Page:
Tuning. For the tuning, the laser setup from above was used as excitation source. A film of PDMS was clamped in a mechanical stretching device, consisting of two translation stages, operated by a micrometer screw. A PDMS film was surface-activated and cleaned using UV-ozone (UV/Ozone ProCleaner, BioForce Nanosciences). This film was then clamped in the stretching device. The membrane laser was transferred by direct contact to the new substrate.

3. Results and discussion

3.1. Fabrication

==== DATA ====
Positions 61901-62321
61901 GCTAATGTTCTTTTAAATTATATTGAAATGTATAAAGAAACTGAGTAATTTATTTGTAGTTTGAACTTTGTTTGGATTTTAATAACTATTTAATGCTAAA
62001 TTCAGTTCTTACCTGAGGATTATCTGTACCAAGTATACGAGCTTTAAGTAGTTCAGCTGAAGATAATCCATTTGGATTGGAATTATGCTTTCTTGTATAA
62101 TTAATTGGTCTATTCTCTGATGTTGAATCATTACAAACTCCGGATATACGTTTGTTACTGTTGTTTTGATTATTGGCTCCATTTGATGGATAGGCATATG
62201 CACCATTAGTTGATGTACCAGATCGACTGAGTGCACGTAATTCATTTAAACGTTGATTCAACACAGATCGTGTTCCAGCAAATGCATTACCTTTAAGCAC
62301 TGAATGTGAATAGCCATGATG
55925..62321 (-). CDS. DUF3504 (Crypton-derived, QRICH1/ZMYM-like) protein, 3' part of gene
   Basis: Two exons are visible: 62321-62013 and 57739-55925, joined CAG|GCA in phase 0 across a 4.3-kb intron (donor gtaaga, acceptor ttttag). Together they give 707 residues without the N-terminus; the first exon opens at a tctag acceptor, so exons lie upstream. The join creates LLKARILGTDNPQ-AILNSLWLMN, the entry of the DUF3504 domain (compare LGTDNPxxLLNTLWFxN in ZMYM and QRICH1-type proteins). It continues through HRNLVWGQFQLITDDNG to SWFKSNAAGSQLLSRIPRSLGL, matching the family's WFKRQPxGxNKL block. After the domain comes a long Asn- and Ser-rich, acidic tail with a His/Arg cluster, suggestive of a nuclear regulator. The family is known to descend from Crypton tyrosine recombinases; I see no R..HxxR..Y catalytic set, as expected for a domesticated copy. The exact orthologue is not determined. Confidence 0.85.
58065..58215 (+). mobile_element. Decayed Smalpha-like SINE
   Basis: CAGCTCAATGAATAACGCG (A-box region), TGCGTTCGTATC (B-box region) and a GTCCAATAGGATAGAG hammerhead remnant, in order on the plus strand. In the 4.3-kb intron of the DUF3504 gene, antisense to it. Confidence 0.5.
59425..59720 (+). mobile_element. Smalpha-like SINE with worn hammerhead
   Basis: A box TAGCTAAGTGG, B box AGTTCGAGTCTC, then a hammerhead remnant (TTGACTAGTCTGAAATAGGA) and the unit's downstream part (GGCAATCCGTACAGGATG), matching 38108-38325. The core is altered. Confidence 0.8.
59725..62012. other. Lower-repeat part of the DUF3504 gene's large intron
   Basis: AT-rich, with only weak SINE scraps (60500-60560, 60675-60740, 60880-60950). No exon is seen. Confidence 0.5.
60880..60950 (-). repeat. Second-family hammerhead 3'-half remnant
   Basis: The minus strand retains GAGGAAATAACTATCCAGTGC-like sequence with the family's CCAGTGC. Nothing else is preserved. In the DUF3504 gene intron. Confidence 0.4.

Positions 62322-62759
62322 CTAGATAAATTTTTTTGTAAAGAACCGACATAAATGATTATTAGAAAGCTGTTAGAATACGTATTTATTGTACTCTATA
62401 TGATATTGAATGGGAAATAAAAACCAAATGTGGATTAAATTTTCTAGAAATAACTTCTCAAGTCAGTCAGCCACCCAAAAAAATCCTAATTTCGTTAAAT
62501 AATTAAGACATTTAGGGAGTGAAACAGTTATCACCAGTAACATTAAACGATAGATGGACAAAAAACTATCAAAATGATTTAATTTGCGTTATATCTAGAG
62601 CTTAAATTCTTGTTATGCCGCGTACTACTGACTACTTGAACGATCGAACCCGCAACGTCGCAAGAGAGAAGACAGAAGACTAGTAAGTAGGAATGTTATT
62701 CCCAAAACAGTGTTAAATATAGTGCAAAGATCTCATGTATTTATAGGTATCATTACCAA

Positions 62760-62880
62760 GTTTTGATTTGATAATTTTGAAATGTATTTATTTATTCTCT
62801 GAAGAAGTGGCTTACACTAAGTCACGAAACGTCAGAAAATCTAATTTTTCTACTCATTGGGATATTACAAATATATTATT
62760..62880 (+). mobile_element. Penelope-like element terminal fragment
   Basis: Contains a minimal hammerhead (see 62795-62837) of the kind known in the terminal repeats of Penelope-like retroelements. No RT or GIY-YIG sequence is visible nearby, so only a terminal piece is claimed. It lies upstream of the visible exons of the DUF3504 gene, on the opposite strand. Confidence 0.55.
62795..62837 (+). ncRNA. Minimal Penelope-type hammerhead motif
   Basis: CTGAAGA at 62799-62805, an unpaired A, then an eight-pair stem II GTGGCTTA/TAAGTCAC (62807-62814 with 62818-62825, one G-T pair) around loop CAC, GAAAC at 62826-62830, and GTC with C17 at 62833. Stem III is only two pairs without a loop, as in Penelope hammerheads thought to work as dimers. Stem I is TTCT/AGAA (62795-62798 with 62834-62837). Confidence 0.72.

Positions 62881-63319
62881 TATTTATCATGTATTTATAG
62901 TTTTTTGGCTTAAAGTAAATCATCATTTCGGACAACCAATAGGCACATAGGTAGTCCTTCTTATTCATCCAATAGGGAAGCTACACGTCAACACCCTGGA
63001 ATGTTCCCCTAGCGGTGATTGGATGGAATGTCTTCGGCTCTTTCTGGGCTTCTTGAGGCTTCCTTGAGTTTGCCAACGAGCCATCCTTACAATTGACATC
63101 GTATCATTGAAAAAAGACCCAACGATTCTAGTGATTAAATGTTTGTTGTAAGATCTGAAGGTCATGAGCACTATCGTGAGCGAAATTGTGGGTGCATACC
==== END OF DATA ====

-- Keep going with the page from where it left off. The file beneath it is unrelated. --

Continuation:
As the first step in creating a thin film laser resonator, master SRGs were fabricated, which can be replicated multiple times. In order to reach low laser thresholds, it is important to use gratings with high corrugation depth and smooth surface [31]. To achieve this, holographic lithography [32] was used to inscribe sinusoidal SRGs with submicron periods onto thin light-responsive films containing azobenzene moieties.[3335]. The isomerization of azobenzenes allows fast inscription of high-quality gratings with arbitrary periods that are suitable to be utilized in photonics [36] and microstructuring [37], e.g., for DFB lasers [3841]. The interference pattern on the sample induces mass migration from the areas with high intensities to the dark regions creating a periodic corrugation on the surface (Fig. 1). The atomic force microscopy (AFM) measurements of the inscribed gratings shown in Fig. 2 revealed uniform corrugations with a depth of approximately 80-100 nm. The period of the grating defines the laser emission wavelength $\lambda _{las}$, which we choose according the second order (m=2) Bragg condition